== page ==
Matthew Gregory Lewis, the first child of Matthew Lewis and the former Frances Maria Sewell, was born in London, England, on July 9, 1775. His father served for a number of years as both chief clerk in the War Office and as deputy-secretary at war, positions whose salaries, in combination with the revenues from estates owned by the elder Lewis in Jamaica, rendered the Lewis household financially prosperous. Prosperity did not assure marital harmony, however, and his parents agreed to a permanent separation when young Matthew Gregory was seven or eight years old. According to a bill of divorcement that was never brought to enactment, the primary cause of his parents’ estrangement was an adulterous affair carried on by Mrs. Lewis, which resulted in her giving birth to a child.
In addition to this illegitimate sibling, Lewis had two sisters, Maria and Sophia, and a brother, Barrington, all whom lived with their father. Young Matthew Gregory, who had begun his education at Marylebone Seminary, resided at Westminster College and Christ Church College, Oxford, during much of his childhood and adolescence and maintained affectionate contact with both of his parents. Throughout his lifetime, in fact, whatever slight cohesiveness existed within the Lewis family was largely the result of Matthew Gregory’s efforts.
Although young Lewis was not a systematic, self-disciplined scholar, he did exhibit considerable talent in foreign languages, music, and literature, and by age sixteen, largely through the stimulation of a summer spent in Paris, he was busily at work as both writer and translator. His earliest efforts, about which he carried on a regular correspondence with his mother, who also had literary ambitions, were refused publication. Of the works that eventually made Lewis famous, however, a surprising number were completed, or at least begun, during his teens—a genesis that goes far to explain the adolescent feverishness of many of his most characteristic productions.
In Paris, Lewis became familiar with French drama, and there he may also have encountered translations of contemporary German literature. At any rate, he became thoroughly imbued with the spirit of the German Sturm und Drang movement during a stay in Weimar that began in July of 1792 when Lewis was seventeen. His father had sent him there to learn German so that he might enter the diplomatic service, and during his stay, he met Johann Wolfgang von Goethe and Christoph Martin Wieland, spent many hours translating German literary works, and continued to fashion a literary style of his own, a style heavily influenced by his experiences in both Paris and Weimar.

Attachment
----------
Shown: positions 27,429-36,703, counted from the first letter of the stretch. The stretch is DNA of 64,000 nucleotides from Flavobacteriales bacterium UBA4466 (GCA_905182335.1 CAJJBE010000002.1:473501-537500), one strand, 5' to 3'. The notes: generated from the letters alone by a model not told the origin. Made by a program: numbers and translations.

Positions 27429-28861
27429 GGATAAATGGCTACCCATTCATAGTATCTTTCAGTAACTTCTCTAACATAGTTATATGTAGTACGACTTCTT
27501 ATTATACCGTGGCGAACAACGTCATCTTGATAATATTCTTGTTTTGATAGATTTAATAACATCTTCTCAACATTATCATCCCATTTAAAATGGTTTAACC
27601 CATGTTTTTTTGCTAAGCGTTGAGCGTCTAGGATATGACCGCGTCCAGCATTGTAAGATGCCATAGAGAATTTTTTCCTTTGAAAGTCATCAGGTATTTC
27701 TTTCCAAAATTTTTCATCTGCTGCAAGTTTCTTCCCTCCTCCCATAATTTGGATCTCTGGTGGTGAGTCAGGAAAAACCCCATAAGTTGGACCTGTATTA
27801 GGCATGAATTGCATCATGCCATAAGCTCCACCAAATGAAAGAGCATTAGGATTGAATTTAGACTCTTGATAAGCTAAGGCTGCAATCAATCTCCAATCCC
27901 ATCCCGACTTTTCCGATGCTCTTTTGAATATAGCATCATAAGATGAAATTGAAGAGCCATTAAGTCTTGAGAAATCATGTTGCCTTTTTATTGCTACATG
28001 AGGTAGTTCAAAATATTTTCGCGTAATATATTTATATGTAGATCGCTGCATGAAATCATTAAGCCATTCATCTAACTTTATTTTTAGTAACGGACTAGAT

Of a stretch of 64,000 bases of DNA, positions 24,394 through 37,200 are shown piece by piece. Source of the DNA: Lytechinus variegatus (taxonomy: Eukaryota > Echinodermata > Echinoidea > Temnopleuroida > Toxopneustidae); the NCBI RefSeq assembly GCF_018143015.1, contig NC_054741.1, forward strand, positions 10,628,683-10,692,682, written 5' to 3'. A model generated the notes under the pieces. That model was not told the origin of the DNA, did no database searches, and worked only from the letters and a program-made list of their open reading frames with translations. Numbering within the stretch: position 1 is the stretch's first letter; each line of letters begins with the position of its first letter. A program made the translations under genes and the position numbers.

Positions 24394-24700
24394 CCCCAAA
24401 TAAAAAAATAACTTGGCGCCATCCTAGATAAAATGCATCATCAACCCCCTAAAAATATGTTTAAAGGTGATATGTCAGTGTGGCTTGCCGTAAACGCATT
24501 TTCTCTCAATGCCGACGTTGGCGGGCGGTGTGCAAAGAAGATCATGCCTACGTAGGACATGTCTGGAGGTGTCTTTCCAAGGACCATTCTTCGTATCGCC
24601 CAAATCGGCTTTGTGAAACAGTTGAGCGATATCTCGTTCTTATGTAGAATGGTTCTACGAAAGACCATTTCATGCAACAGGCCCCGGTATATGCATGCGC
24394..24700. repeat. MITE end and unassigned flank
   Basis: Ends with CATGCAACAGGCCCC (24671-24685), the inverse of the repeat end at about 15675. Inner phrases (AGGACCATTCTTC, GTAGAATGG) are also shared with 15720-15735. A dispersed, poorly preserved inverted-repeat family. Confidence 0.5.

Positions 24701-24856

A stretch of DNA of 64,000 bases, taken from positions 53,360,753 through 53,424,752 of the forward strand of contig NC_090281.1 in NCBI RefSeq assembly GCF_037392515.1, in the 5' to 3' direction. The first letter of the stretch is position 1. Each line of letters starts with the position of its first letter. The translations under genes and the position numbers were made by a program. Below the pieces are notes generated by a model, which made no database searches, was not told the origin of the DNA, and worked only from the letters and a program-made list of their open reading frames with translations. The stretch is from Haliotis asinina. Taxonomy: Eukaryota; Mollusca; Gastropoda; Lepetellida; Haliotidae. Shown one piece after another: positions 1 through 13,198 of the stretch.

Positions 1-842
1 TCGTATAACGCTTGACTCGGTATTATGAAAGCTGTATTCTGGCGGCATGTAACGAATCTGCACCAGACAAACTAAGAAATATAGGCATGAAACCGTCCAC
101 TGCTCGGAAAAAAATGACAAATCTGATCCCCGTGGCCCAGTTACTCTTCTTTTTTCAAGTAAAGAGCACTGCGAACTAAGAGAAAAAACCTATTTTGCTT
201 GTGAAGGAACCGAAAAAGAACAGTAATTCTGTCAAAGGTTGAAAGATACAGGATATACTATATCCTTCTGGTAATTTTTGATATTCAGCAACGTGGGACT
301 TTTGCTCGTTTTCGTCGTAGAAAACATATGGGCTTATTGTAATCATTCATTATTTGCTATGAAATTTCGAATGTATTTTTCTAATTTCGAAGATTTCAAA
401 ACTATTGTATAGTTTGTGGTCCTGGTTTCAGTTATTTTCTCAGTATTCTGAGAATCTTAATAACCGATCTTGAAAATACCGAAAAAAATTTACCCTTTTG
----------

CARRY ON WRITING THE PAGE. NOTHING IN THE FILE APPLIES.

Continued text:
Lewis returned to Oxford in the early months of 1793 and was graduated in the spring of 1794, shortly before his nineteenth birthday. Between May and December of 1794, he held a minor diplomatic post at The Hague, where he found ample time to complete the novel that was to assure his fame. That novel, The Monk, was published in 1796 and made Lewis an immediate, and slightly infamous, celebrity. His presence was very much in demand at London social gatherings, a fact that delighted the gregarious young author.
In this same eventful year, Lewis became the parliamentary representative for Hindon in Wiltshire, a position he retained until 1802. His parliamentary duties and his literary fame brought him the acquaintance, during these and subsequent years, of many of the prominent men of England, a number of whom mention Lewis in their correspondence and other writings. The impression that these accounts give of Lewis is of a physically unattractive, dreadfully nearsighted man, whose kindliness and affability made him difficult to dislike but whose boring garrulousness often made his company difficult to enjoy. A tone of amused, sometimes exasperated, affection suffuses many of these verbal portraits, especially those by Lord Byron.
As he had at The Hague, Lewis found sufficient time while a Member of Parliament to carry forward his literary projects. He was occasionally instrumental, too, in advancing the careers of other literary men, the most important of whom was Sir Walter Scott. In addition to inviting Scott, whom he had met in 1798, to contribute to Tales of Wonder, Lewis helped to arrange for the publication of Scott’s 1799 translation of Goethe’s Götz von Berlichingen mit der eisernen Hand (pb. 1773; Götz von Berlichingen with the Iron Hand, 1799). It is amusing to read Scott’s account of the deference with which he, then almost entirely unknown as a writer, received Lewis’s often imperious pronouncements concerning literary style.
During this same period, Lewis’s talents as a playwright came to the public’s attention, with The Castle Spectre, the third of his plays to be published but the first to be staged. Village Virtues, a social farce, and The Minister, a translation of Friedrich Schiller’s Kabale und Liebe (pr., pb. 1784; Cabal and Love, 1795), had attracted little attention to Lewis’s dramatic skills, but The Castle Spectre, which opened on December 14, 1797, earned eighteen thousand pounds for Drury Lane Theater in less than three months.
Lewis’s next dramatic project, a translation of August von Kotzebue’s 1794 play Die Spanier in Peru: Oder, Rollas Tod (pr. 1794, pb. 1795; The Spaniards in Peru: Or, Rolla’s Death, 1799), appears originally to have been intended as a collaboration with Richard Brinsley Sheridan, but the pair found it impossible to work together, and Sheridan turned to another translator for assistance. Sheridan’s version of the play, Pizarro: A Tragedy in Five Acts, opened in May, 1799, without acknowledgment of Lewis’s initial contributions to the production, and achieved spectacular success. Lewis’s version, Rolla, was published but not performed, and the ill will generated by this incident and by various other difficulties experienced by Lewis at Drury Lane eventually...
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